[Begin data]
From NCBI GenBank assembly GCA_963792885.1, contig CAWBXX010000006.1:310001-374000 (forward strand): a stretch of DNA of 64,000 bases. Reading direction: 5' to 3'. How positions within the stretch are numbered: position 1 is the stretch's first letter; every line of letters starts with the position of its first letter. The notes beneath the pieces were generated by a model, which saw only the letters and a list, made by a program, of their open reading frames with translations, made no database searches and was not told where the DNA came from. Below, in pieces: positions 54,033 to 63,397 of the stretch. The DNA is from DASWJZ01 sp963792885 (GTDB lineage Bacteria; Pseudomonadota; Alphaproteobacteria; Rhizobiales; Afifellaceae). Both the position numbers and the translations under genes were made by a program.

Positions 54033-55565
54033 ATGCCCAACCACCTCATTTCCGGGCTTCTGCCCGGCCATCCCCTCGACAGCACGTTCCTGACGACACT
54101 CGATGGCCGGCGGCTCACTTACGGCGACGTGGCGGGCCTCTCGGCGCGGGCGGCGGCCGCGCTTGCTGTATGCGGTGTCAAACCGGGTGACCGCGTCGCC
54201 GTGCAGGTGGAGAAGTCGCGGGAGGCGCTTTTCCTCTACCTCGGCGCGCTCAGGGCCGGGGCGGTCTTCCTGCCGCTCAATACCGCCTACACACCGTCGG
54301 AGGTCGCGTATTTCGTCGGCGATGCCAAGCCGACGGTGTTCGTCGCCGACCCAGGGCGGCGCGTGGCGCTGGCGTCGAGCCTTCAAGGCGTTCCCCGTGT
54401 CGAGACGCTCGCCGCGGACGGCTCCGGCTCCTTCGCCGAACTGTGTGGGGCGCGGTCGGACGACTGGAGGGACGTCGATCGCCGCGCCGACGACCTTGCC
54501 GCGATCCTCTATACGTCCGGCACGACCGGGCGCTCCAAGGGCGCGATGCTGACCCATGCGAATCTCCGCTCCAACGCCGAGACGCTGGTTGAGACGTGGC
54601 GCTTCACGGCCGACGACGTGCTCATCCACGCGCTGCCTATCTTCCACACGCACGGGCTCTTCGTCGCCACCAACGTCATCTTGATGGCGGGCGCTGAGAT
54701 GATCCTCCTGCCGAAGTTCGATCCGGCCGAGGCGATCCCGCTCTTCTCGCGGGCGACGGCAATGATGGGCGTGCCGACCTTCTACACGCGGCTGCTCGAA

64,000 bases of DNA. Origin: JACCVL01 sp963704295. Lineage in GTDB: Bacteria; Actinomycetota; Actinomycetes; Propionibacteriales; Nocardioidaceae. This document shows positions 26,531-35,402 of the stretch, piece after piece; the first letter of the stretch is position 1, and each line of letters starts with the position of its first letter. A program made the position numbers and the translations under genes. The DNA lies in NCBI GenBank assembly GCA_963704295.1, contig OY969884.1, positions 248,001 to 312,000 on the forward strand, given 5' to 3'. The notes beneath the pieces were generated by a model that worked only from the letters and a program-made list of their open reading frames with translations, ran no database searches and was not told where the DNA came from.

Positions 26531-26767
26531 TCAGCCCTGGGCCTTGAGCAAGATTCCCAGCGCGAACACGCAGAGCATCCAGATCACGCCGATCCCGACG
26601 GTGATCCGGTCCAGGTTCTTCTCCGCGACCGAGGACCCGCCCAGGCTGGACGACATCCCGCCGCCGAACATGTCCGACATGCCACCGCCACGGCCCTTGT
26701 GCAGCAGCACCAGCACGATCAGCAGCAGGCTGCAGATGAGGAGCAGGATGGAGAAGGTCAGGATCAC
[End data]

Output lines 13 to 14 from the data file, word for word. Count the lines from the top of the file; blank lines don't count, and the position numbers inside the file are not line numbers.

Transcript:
26531 TCAGCCCTGGGCCTTGAGCAAGATTCCCAGCGCGAACACGCAGAGCATCCAGATCACGCCGATCCCGACG
26601 GTGATCCGGTCCAGGTTCTTCTCCGCGACCGAGGACCCGCCCAGGCTGGACGACATCCCGCCGCCGAACATGTCCGACATGCCACCGCCACGGCCCTTGT